- General Electric (GE) will pay a $2.25 million civil penalty for allegations of illegal practices at an incinerator at a Waterford, NY manufacturing facility. Because GE generated hazardous waste during its manufacturing of silicone-based sealants at the site, the company was required to operate an automatic waste feed cut-off system to shut down the incinerator in order to ensure compliance with the Clean Air Act (CAA) and Resource Conservation and Recovery Act (RCRA). GE is charged with using a computer to override that cut-off system — exposing the public to carbon monoxide, dioxins, furans and other pollutants.
- The DOJ claimed that GE overrode the safety controls on at least 1,859 occasions from September 2006 until February 2007, according to Recycling Today. And the company submitted falsified compliance reports to the federal government and the state of New York indicating compliance with the law and its permit.
- This case was investigated by EPA and DEC, and is being handled by Assistant U.S. Attorneys Thomas Spina Jr. and Adam J. Katz, as well as Assistant Attorneys General Maureen F. Leary and James C. Woods.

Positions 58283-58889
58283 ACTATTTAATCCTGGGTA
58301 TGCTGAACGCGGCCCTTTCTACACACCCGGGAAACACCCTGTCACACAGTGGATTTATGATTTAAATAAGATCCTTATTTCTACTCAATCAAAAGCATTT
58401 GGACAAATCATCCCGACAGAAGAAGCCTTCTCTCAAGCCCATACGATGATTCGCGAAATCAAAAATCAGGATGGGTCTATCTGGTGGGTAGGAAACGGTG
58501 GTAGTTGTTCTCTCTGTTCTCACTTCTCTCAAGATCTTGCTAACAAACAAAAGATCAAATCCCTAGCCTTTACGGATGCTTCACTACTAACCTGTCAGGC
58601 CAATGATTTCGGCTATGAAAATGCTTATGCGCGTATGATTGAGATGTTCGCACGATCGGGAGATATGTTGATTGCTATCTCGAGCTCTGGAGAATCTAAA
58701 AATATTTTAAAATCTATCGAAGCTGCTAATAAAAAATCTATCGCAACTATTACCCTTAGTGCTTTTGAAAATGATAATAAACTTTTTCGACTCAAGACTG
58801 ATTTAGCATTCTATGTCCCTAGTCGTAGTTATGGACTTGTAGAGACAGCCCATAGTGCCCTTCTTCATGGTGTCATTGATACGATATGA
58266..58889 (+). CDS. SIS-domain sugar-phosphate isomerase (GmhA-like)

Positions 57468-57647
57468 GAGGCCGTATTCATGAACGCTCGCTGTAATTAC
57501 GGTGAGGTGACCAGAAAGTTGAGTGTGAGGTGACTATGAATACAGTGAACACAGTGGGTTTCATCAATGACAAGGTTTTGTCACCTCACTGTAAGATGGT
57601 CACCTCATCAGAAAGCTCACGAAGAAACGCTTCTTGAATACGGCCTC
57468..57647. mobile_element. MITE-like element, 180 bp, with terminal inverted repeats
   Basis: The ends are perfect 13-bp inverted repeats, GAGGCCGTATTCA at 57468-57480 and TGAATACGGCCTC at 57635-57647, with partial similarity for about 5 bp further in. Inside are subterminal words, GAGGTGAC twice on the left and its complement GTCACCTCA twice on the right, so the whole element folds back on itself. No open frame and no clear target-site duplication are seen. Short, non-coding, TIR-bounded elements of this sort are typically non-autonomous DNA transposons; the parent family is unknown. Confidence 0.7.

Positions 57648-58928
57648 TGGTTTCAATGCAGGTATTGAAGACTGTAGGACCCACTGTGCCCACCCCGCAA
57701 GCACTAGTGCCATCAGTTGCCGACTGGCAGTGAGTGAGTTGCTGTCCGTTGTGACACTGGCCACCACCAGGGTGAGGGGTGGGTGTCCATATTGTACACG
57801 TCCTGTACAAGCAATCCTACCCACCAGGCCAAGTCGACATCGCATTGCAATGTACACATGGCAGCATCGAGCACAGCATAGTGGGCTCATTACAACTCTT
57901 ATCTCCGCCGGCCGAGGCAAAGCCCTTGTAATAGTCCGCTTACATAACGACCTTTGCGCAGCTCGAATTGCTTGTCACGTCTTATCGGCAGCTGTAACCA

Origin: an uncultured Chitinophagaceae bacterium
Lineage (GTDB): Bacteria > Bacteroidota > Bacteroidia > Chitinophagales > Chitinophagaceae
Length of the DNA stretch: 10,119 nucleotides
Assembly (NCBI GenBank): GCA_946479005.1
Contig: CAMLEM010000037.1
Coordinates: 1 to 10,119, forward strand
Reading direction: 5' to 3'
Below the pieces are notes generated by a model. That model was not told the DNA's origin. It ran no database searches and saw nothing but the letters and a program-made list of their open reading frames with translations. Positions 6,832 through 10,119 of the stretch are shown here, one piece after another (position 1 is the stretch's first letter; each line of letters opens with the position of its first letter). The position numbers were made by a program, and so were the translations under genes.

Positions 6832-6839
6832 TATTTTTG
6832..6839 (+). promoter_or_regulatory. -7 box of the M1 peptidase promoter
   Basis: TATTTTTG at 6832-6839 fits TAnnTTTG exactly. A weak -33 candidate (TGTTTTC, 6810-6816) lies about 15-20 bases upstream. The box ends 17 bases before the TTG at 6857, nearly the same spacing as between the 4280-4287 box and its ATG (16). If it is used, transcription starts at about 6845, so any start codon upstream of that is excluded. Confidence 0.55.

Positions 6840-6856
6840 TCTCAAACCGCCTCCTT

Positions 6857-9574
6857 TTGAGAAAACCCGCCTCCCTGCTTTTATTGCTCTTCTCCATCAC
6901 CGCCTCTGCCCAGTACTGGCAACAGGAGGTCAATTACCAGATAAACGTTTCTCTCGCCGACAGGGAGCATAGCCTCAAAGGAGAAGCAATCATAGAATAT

This settlement reflects the combined efforts of federal and state government to crack down on illegal waste management operations that pose a public threat.
The government has recently stepped in on other occasions when manufacturers allegedly violated mandated protocol tied to their handling of hazardous waste.
“Violations of New York State’s environmental laws and regulations are serious offenses, which carry serious consequences," says Acting Commissioner Basil Seggos for DEC. "This fine is the result of the collaborative efforts of state and federal partners working together to accomplish a shared mission to protect our citizens and communities and should send a strong message that New York State has zero tolerance for those who shirk environmental policies and procedures put in place as protections."
"This office will continue to pursue vigorously companies that thwart laws designed to protect public health, safety, and our environment," says First Assistant U.S. Attorney Grant C. Jaquith for the Northern District of New York